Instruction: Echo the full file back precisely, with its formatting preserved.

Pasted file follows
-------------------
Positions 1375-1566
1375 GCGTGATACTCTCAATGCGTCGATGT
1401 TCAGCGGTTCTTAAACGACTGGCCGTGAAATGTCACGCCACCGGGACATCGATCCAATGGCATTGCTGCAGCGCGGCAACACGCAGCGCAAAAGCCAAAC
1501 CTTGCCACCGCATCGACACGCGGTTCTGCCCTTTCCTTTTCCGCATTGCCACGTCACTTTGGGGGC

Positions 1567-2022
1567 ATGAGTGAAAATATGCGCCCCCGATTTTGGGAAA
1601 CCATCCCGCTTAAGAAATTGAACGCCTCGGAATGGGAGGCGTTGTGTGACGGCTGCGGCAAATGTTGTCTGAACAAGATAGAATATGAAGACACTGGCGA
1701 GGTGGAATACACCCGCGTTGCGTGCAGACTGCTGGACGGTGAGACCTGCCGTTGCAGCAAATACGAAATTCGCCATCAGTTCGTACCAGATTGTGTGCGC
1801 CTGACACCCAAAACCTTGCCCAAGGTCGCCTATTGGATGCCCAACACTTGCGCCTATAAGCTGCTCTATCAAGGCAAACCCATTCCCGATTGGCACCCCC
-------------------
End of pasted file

Positions 1375-1566
1375 GCGTGATACTCTCAATGCGTCGATGT
1401 TCAGCGGTTCTTAAACGACTGGCCGTGAAATGTCACGCCACCGGGACATCGATCCAATGGCATTGCTGCAGCGCGGCAACACGCAGCGCAAAAGCCAAAC
1501 CTTGCCACCGCATCGACACGCGGTTCTGCCCTTTCCTTTTCCGCATTGCCACGTCACTTTGGGGGC

Positions 1567-2022
1567 ATGAGTGAAAATATGCGCCCCCGATTTTGGGAAA
1601 CCATCCCGCTTAAGAAATTGAACGCCTCGGAATGGGAGGCGTTGTGTGACGGCTGCGGCAAATGTTGTCTGAACAAGATAGAATATGAAGACACTGGCGA
1701 GGTGGAATACACCCGCGTTGCGTGCAGACTGCTGGACGGTGAGACCTGCCGTTGCAGCAAATACGAAATTCGCCATCAGTTCGTACCAGATTGTGTGCGC
1801 CTGACACCCAAAACCTTGCCCAAGGTCGCCTATTGGATGCCCAACACTTGCGCCTATAAGCTGCTCTATCAAGGCAAACCCATTCCCGATTGGCACCCCC